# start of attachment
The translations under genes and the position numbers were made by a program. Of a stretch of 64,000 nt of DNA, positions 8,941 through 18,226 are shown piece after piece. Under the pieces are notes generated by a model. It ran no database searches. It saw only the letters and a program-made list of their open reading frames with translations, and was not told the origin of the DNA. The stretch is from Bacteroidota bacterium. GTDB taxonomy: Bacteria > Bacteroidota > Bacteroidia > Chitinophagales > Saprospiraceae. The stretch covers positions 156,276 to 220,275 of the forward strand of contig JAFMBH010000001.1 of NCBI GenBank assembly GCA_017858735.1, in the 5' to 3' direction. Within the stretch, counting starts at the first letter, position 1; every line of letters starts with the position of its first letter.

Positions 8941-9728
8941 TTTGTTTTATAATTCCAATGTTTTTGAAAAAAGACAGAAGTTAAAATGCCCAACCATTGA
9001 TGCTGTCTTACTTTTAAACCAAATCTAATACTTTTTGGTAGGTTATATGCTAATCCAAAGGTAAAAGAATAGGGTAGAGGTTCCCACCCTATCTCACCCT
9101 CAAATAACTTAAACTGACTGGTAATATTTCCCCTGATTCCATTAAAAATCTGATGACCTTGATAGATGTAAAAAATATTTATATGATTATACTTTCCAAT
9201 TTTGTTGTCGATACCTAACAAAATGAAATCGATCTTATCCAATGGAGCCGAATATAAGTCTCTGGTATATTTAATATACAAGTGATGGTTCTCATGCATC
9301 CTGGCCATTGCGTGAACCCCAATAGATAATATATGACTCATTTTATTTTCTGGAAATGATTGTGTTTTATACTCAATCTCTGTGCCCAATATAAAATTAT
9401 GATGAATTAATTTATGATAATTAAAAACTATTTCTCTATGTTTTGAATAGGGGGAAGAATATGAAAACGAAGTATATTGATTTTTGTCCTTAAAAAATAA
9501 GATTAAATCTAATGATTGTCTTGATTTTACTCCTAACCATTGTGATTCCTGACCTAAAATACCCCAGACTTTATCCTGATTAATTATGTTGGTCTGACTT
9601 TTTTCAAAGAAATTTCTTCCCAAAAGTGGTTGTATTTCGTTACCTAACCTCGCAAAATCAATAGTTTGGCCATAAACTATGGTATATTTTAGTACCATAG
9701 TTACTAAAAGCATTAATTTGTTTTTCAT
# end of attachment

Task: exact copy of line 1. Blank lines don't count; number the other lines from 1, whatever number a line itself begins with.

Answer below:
The translations under genes and the position numbers were made by a program. Of a stretch of 64,000 nt of DNA, positions 8,941 through 18,226 are shown piece after piece. Under the pieces are notes generated by a model. It ran no database searches. It saw only the letters and a program-made list of their open reading frames with translations, and was not told the origin of the DNA. The stretch is from Bacteroidota bacterium. GTDB taxonomy: Bacteria > Bacteroidota > Bacteroidia > Chitinophagales > Saprospiraceae. The stretch covers positions 156,276 to 220,275 of the forward strand of contig JAFMBH010000001.1 of NCBI GenBank assembly GCA_017858735.1, in the 5' to 3' direction. Within the stretch, counting starts at the first letter, position 1; every line of letters starts with the position of its first letter.